Boston Ex-Teamster Pleads Guilty to Unemployment Fraud

Teamsters logoThomas Flaherty can’t seem to stay away from trouble – or federal court.  On June 29, Flaherty, a former employee and member of the Boston-based International Brotherhood of Teamsters Local 82, pleaded guilty in U.S. District Court for the District of Massachusetts to three counts of mail fraud in connection with state unemployment benefits that he had received while working full-time.  The plea follows a joint probe by the U.S. Labor Department’s Office of Labor-Management Standards, Office of Inspector General, and Employee Benefits Security Administration, plus the Boston Police Department.

According to prosecutors, Flaherty (no relation to NLPC President Peter Flaherty), now 52, a resident of Braintree, Mass., during March 2010-December 2011, while working for Teamsters Local 82, made several misrepresentations of fact so he could collect unemployment insurance benefits from the Massachusetts Department of Workforce Development.  His actual gross earnings for that period were $49,890.  Yet he reported his earnings at only $10,102, in an attempt to convey the impression that he was a part-time employee and thus eligible for partial benefits.  All told, Flaherty collected $21,093 in unauthorized unemployment checks.  Sentencing is scheduled for September 24.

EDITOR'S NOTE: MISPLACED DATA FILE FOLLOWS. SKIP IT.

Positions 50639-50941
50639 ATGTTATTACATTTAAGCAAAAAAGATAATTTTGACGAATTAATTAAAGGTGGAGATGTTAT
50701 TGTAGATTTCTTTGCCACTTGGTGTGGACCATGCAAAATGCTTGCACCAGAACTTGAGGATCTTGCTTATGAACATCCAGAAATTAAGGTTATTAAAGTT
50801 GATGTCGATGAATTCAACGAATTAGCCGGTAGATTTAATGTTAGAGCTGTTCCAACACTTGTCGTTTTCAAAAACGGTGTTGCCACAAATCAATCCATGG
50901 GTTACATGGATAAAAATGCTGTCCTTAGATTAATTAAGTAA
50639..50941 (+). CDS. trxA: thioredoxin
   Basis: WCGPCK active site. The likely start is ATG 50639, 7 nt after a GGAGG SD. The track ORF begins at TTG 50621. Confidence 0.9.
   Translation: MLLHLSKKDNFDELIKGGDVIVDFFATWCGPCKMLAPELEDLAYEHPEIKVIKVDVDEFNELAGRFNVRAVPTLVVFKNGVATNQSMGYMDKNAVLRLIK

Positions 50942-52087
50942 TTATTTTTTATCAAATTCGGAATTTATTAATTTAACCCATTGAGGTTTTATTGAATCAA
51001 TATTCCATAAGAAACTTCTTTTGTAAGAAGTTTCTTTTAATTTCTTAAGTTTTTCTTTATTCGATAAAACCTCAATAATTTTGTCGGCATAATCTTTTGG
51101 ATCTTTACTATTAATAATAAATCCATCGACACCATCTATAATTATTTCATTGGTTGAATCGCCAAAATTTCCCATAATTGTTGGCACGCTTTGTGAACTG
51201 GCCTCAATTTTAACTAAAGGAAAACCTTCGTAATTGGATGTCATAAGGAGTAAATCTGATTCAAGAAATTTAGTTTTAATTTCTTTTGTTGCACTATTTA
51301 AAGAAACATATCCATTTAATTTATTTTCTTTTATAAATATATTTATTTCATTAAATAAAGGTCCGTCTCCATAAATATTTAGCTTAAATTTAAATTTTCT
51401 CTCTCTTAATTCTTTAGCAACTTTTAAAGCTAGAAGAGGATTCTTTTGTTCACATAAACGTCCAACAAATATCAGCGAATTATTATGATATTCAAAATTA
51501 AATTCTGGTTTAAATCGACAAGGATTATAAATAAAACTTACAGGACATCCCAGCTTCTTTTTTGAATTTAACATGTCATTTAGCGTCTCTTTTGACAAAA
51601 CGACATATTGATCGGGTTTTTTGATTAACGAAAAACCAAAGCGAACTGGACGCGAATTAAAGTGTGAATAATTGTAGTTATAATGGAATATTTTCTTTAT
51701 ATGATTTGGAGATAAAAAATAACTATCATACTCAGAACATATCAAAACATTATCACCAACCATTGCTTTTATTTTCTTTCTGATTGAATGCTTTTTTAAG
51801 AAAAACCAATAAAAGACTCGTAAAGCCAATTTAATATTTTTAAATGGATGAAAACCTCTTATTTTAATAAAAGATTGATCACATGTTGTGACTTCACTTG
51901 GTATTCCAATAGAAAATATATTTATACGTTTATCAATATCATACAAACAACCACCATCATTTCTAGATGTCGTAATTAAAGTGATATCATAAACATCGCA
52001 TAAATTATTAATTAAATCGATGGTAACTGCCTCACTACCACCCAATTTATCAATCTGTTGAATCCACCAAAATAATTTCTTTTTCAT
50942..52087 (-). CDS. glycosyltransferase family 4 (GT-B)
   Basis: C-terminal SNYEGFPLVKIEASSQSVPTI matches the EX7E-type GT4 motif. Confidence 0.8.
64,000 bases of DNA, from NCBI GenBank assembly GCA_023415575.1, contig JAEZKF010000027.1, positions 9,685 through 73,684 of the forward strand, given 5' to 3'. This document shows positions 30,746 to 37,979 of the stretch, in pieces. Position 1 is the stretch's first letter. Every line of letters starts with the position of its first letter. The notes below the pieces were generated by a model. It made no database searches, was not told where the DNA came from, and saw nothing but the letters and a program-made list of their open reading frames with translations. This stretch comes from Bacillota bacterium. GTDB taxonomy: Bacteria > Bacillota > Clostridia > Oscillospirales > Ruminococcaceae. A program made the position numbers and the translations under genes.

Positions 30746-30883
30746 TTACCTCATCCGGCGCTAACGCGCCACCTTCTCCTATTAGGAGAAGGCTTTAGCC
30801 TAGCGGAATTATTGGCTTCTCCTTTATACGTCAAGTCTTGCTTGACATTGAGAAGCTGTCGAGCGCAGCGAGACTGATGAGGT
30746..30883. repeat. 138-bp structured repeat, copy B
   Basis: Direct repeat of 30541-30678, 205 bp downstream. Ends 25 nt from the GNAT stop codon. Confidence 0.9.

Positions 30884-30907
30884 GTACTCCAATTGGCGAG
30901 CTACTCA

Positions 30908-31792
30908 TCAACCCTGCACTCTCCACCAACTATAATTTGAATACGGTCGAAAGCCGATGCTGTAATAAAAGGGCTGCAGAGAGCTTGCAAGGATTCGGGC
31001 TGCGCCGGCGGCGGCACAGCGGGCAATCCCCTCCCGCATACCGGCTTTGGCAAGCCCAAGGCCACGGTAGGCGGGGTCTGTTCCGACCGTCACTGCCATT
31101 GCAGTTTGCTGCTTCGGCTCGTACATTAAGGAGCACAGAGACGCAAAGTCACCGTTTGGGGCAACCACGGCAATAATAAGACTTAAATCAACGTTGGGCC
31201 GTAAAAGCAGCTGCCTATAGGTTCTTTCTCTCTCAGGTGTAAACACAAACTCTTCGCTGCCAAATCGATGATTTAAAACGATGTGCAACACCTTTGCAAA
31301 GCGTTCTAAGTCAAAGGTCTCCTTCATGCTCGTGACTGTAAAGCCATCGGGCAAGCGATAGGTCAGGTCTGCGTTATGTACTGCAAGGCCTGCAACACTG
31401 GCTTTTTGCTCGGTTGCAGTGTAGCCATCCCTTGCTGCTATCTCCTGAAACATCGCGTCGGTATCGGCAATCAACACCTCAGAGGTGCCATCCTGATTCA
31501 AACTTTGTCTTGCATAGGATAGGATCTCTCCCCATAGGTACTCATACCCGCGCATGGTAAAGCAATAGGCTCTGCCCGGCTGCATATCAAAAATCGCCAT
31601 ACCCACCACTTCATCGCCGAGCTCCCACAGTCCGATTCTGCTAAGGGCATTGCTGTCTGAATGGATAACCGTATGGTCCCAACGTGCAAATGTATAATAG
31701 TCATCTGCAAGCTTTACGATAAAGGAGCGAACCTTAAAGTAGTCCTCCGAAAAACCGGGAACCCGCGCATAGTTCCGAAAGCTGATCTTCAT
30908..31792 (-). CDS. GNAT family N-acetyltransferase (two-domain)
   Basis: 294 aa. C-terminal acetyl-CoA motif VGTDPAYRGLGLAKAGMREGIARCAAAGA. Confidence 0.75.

This isn’t Flaherty’s only brush with the law.  Back in September 2012, as Union Corruption Update reported the following month, he and three other Local 82 members – John Perry, Joseph Burhoe and James Deamicis – were indicted in Boston federal court on 30 counts of racketeering, extortion, mail fraud and other crimes in connection with a five-year intimidation campaign against exhibitors, hotel managers and other participants in Boston-area trade shows.  The “Perry Crew” conducted numerous financial shakedowns either through acts or threats of physical violence.  A jury eventually convicted Perry and Burhoe in November 2014, but could not reach a verdict on Deamicis; it acquitted Flaherty.  On the unemployment charges, at least, Flaherty’s luck has run out (Burhoe and Deamicis also were accused of unemployment fraud).  So has the luck of Teamsters Local 82.  Another Boston-area Teamsters affiliate, Local 25, took it over in late in 2011 at the behest of IBT General President James Hoffa.


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